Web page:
This article is written for those who feel that Singaporeans as ‘pampered’ and overreacting about the MRT breakdowns.
I am a regular Singaporean who takes the MRT to and from work every day.
In the past few years, there have been quite a few major train breakdowns. The first major one in December 2011. There were promises to improve things since then.
However, minor train disruptions still happen almost daily on my way to work.Whenever I take the East West line before and after work, the train often stops in the middle of the track for about 2 minutes before resuming its journey.
I was born in the 1990s and this has never occurred in my many years of living in Singapore before infrastructure failed to keep up with immigration.
Earlier in July, what could potentially be the worst MRT breakdown to date occurred. During the peak period where most Singaporeans needed the train the most, the North-South and East-West lines were down for hours.
During that period, I saw quite a few comments online about Singaporeans being spoilt to be so upset about a train breakdown.
Others called us for being unreasonable and defended SMRT saying that train breakdowns are normal given that these two lines were the first major lines to be built and inefficiencies are inevitable.
Thus, I hope to provide my perspective as a local to share insights as to why Singaporean’s reactions were more than reasonable and why train disruptions are so incredibly frustrating and upsetting for Singaporeans.
1. Transport fares and SMRT’s CEO salary has risen greatly but what hasn’t increased is the efficiency and reliability of the MRT
The CEO of SMRT, Mr Desmond Kuek, has seen his salary increase from around $500,000 in 2013 to $2.5 million in 2015. This money comes from tax payers given that we pay fees for riding the train and that SMRT is supported by public funds although it is a ‘private company’.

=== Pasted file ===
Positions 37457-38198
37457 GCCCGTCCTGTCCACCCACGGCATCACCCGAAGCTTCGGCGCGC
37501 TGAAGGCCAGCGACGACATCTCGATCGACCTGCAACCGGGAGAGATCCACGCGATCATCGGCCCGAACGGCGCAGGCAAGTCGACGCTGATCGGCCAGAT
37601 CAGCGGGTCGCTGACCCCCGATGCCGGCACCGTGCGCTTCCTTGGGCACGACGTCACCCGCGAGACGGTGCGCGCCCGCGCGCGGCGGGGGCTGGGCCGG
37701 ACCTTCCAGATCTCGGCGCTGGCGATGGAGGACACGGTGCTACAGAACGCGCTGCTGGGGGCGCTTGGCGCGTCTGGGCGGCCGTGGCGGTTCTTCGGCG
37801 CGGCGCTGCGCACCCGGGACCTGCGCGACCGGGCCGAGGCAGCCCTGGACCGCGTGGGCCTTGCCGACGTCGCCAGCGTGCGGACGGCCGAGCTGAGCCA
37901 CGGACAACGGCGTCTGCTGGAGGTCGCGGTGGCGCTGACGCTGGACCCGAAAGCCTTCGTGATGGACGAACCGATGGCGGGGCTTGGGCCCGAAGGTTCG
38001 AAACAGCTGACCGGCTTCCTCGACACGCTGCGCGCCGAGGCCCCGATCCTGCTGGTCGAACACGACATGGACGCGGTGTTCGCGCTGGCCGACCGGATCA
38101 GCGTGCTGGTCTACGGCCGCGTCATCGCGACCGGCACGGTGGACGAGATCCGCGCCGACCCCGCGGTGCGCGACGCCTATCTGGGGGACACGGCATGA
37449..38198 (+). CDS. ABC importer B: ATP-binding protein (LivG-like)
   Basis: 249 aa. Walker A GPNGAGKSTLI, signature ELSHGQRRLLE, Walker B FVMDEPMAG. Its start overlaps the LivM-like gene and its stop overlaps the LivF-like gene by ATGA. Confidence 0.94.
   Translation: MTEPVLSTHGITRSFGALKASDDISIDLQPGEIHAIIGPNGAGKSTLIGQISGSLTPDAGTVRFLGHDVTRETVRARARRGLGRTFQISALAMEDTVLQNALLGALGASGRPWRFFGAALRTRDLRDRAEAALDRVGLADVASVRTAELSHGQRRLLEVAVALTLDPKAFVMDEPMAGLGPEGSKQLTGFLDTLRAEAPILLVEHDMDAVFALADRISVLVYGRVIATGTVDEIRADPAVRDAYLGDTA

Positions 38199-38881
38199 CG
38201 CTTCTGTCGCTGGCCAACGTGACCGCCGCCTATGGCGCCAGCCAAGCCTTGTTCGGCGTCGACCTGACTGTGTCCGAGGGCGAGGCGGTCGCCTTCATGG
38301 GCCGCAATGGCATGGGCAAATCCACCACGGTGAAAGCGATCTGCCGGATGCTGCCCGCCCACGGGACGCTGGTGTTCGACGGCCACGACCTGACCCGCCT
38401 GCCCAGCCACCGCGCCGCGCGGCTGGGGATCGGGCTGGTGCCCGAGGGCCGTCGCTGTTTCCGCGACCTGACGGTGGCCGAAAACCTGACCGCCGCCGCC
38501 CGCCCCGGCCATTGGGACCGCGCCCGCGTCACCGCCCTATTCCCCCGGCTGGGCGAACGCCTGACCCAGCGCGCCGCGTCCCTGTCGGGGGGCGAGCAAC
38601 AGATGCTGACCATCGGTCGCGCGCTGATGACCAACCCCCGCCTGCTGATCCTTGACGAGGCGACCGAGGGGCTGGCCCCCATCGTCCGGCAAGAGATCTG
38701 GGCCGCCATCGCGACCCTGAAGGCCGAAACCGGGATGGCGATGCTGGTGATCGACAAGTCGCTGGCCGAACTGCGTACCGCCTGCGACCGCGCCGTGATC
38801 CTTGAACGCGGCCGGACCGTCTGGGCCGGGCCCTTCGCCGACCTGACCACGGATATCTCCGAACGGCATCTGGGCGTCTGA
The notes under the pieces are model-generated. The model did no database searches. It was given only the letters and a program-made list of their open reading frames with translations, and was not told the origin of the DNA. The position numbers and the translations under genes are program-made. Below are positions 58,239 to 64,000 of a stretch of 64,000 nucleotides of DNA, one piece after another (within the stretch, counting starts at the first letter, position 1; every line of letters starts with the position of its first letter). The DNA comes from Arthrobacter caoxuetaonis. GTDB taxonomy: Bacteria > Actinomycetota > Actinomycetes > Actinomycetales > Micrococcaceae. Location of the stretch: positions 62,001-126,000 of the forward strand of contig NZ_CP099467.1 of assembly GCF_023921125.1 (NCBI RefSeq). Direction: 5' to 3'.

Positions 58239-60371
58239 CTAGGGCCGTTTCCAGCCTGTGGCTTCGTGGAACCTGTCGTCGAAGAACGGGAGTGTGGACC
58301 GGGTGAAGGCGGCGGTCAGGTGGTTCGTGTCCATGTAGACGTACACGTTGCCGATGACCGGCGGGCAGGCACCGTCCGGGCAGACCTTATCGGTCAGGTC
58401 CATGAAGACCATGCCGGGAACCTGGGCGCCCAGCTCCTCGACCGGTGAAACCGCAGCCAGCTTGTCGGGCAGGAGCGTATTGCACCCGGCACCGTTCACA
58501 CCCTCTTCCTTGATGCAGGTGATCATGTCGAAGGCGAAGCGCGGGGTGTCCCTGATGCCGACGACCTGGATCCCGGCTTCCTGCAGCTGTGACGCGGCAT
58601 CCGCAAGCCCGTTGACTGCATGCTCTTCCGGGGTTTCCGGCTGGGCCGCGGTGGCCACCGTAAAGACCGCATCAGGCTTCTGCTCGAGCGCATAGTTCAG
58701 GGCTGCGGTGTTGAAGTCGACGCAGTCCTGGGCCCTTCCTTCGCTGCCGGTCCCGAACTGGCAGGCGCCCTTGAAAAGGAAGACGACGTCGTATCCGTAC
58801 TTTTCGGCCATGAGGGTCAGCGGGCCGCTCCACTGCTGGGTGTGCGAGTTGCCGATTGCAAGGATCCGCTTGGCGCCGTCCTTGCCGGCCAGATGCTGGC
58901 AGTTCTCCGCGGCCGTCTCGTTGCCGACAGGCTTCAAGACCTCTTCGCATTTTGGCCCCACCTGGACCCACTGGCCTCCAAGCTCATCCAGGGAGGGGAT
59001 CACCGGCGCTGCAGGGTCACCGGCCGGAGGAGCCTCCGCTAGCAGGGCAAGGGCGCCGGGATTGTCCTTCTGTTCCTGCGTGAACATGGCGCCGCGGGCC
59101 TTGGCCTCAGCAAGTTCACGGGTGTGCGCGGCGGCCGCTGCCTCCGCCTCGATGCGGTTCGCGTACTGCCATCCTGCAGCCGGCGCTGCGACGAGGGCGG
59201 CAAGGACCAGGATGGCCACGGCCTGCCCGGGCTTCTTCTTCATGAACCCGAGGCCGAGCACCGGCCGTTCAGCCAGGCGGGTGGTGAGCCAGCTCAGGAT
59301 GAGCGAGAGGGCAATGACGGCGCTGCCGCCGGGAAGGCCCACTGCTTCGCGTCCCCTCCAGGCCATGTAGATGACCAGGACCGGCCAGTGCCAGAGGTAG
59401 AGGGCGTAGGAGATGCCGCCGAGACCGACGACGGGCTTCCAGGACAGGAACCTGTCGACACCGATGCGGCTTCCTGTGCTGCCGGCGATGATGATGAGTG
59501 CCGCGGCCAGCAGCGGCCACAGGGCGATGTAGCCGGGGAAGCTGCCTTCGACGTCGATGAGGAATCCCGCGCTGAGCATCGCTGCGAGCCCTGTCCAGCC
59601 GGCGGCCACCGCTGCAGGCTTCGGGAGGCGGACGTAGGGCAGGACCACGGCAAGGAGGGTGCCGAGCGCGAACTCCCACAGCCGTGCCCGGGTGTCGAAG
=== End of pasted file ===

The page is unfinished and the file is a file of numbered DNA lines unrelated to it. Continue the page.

On the other hand, fares for commuters increased by 2.8 % just a few months ago.
Given that the CEO is paid so much more and fares are increasing each year, it is only reasonable that Singaporeans have high standards of the public transport. You pay what you get for right?
However, what hasn’t increased at all is the reliability and efficiency of our public transport system. It is just as overcrowded as a few years ago (if not more) and train breakdowns are much more frequent.
The same argument above can be used to answer why Singaporeans have such high expectations of their ministers.
I mean if you hire an employee and pay him $5000 a month, you’d naturally expect much more from him than someone in the same role that gets only $1000 a month. Similarly, our attitude towards ministers are if you are paid so handsomely with taxpayer’s money, you’d better do a good job to prove you are worth that sum.
While some may point out that things are not so rosy for SMRT as they are constantly being fined by the Land Transport Authority, I personally find it ineffective and just for show. After all, both SMRT and SBS just received 1 million in April 2015 for “better service“.
Seriously, what is the purpose of such hefty fines? Nothing gets improved and SMRT continues to receive public funding. It is just left pocket out, right pocket in.
With public transport standards declining over time; taxis becoming complacent and having poor service and private transport now being out of reach of the ordinary Singaporeans; it is no surprise that transport apps like Grab and Uber are becoming increasingly popular.
2. Public transport is the only option for many Singaporeans